The Morel of the Story

I have had the pleasure to live in various places across Missouri, but during this time of year, I admit I miss my North Missouri years.  Our spring ritual included an annual morel mushroom hunt.  Not just a small hike to favorite areas known to produce bountiful harvests.  I am talking about a spring hunting ritual that a large, coed, multi-generational group of us enjoyed.

One year I believe there were more than 30 of us.  Those hunts provided some of the best social gatherings in my life.  And today, as each spring approaches, I realize I had taken those morel mushroom hunting experiences for granted.

A stretch perhaps, but it is the whole “being taken for granted” part of the story that leads me to the real purpose of this blog entry. In this new role as the Director for the Division of Tourism, I have to admit I am astonished at how much time we in this industry spend to make a credible case to our public bodies to support tourism with sustainable dollars.

I hope that as debate continues, a cautionary approach will be embraced by those who, in these difficult economic times, are naturally looking at major cutbacks in all areas, including promotion.  What they may not understand is that marketing is an essential net generator of revenue and profits to the organization, not a cost.   There is a value to marketing.  They spend a lot of their time fundraising in order to market themselves to voters.  But our state’s roller-coaster funding of the tourism division’s marketing efforts is not well understood, nor amplified by those who are supposed to be the very champions of the cause, who may in fact be taking the tourism industry for granted.  Sort of like how I did not appreciate the success of our annual morel hunts.

Today, we in the tourism industry are attempting to demonstrate to the legislature the limited amount of public funds invested in tourism generate a positive return on the investment in tourism promotion.  Tourism in Missouri is big business—employing nearly 300,000 people—but it’s also small business. We work closely with small business owners across the state who have made Missouri the Heartland’s top vacation destination.

The Missouri travel industry is not an emerging industry sector in Missouri, it is a deeply rooted and established industry comprised of transportation, lodging, food services, entertainment and retail.  Missouri travelers spent an estimated $7.9 billion in FY09.  HOWEVER, when indirect and induced expenditures are added, the economic impact is $12.3 billion!  The state of Missouri receives $2.54 in state tax revenues from every dollar invested in the Division of Tourism’s budget.  And, for every $1 Missouri invests in marketing tourism, $46.81 is returned in visitor expenditures.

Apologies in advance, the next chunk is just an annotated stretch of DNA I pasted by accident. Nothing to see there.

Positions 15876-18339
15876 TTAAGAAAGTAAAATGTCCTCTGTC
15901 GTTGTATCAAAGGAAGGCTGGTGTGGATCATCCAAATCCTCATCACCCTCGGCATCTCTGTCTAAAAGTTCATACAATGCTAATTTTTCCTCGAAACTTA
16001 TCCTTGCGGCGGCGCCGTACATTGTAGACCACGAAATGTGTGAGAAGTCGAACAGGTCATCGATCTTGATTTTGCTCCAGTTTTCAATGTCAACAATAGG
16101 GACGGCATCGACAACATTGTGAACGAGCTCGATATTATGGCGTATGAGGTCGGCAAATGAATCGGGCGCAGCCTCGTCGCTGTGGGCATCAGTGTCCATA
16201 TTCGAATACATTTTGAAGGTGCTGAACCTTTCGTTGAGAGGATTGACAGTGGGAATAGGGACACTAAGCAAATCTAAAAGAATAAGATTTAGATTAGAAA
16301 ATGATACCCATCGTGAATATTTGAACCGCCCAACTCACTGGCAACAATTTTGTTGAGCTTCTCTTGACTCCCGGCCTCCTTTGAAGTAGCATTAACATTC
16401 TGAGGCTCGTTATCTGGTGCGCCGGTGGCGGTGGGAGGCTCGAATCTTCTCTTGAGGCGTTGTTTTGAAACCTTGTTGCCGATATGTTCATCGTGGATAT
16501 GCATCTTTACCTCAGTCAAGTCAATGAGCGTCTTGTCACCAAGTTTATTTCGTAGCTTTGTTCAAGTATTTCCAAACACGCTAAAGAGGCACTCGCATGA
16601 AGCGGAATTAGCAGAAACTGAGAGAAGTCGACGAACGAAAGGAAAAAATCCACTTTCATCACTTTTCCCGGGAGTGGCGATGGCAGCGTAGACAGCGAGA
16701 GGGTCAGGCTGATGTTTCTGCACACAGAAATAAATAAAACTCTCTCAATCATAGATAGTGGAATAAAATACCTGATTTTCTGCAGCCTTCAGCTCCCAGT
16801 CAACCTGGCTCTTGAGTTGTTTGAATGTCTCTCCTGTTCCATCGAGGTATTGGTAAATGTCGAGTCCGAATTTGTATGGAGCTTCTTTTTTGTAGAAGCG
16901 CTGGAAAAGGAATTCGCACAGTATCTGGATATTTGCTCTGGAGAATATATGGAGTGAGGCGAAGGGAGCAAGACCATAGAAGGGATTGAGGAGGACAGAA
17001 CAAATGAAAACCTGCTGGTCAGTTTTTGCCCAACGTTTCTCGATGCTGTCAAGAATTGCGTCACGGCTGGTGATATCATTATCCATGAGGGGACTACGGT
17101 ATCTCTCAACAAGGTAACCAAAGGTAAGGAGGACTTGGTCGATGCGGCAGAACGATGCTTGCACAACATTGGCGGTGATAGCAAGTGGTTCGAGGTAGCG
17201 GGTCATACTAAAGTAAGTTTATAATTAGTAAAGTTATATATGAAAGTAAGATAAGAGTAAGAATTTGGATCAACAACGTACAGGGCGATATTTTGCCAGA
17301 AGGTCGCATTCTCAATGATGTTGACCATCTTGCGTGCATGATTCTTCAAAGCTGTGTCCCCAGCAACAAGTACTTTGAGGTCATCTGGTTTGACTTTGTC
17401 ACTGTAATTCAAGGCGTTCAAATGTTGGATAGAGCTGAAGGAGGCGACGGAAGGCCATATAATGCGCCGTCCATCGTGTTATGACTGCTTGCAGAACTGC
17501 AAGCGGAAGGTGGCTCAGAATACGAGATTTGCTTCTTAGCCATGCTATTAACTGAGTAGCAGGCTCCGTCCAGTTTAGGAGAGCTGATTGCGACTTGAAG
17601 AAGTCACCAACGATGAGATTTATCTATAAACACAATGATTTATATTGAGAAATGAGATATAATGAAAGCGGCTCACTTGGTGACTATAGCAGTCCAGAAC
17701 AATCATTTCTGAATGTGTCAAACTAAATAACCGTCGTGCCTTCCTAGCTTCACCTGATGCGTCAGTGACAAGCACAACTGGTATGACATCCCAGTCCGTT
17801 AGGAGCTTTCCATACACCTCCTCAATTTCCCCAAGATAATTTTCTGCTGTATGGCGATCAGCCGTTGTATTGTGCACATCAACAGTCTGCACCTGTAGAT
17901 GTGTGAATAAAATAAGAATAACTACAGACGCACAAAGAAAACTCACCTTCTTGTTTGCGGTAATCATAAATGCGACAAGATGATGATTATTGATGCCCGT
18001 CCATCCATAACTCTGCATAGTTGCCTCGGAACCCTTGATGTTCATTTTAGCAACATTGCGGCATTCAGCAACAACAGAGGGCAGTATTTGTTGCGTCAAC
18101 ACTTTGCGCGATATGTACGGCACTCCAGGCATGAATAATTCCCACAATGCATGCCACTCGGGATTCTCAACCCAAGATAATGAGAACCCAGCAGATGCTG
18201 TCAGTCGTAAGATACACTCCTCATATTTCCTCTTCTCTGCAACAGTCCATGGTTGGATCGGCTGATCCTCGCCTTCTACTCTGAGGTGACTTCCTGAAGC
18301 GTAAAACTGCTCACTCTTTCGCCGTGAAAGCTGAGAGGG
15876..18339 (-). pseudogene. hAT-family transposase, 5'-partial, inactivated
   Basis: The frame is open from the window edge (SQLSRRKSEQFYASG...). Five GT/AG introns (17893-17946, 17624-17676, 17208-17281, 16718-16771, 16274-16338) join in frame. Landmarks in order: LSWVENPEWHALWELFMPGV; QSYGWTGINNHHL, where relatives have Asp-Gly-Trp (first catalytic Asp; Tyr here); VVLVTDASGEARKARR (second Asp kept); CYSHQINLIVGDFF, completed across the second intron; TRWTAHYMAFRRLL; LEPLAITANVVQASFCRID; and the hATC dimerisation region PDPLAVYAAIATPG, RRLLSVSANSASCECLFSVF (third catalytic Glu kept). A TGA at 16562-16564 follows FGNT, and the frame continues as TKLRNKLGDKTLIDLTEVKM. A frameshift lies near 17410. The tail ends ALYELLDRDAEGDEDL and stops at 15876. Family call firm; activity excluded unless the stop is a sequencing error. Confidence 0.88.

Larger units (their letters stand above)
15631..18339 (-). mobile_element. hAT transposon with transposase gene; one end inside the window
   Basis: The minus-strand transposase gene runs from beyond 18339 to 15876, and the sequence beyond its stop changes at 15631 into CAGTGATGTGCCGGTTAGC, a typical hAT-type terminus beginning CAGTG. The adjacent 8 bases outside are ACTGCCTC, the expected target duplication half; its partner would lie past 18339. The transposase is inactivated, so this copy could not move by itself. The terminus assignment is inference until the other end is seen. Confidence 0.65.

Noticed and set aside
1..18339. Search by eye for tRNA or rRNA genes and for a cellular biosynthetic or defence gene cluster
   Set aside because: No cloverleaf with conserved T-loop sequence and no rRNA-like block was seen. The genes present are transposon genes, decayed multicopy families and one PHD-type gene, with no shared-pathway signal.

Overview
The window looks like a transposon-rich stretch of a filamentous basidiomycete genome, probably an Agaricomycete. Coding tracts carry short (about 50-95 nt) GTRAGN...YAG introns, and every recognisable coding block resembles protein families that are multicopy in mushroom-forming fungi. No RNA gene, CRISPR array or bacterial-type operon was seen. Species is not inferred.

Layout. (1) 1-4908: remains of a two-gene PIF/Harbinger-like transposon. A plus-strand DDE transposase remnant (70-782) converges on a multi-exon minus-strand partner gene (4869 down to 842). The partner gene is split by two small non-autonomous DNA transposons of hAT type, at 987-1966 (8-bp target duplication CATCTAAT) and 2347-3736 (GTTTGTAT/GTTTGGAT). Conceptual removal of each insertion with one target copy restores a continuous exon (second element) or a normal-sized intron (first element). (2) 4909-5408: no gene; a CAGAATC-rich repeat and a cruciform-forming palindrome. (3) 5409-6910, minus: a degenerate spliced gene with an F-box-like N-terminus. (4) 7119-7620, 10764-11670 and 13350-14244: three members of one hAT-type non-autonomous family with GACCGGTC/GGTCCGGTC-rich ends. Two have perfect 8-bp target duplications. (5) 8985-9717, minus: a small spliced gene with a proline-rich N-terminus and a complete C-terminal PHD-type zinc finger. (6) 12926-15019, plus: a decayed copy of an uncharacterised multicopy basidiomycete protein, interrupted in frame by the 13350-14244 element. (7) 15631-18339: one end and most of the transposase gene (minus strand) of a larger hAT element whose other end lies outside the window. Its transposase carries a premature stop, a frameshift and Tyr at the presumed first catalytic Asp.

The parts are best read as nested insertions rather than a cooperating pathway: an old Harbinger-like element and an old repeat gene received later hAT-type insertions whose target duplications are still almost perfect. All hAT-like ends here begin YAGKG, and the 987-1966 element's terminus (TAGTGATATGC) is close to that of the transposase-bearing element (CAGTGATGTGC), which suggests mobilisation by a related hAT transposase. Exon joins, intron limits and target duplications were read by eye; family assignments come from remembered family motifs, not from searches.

As I said before, the tourism industry supports more than 300,000 jobs in Missouri – double the entire population of the City of Springfield.

So for perspective, if Missouri Tourism were a unified corporate entity, its annual revenues would exceed those of Monsanto.

It’s “really” big business in our state.  And it represents thousands of small businesses all across our wide Missouri.

So, back to the underlying connection of this entry:  What happens when you stop looking for mushrooms?  You miss the chance to enjoy eating them.  And to take the morel example a bit further, you are more likely to find them where you found them before.  But you have to keep looking for them.

What happens when you stop marketing?  Just ask Colorado, or even Arizona.  A new study commissioned by the Arizona Tourism Alliance links cuts to tourism marketing in the state with declines in visitation and millions of dollars in lost tax revenue.  According to the study, Arizona’s tourism industry lost 17,000 direct tourism jobs and 30,000 total direct and indirect jobs, as well as $2 billion in annual direct visitor spending and $167 million in annual direct state and local tax revenues since 2007.

These are extremely difficult decisions. We want the traveling public, members of the legislature and financial decision makers, and everyone in the tourism industry to know we are committed to working with them as we navigate these challenging economic times.

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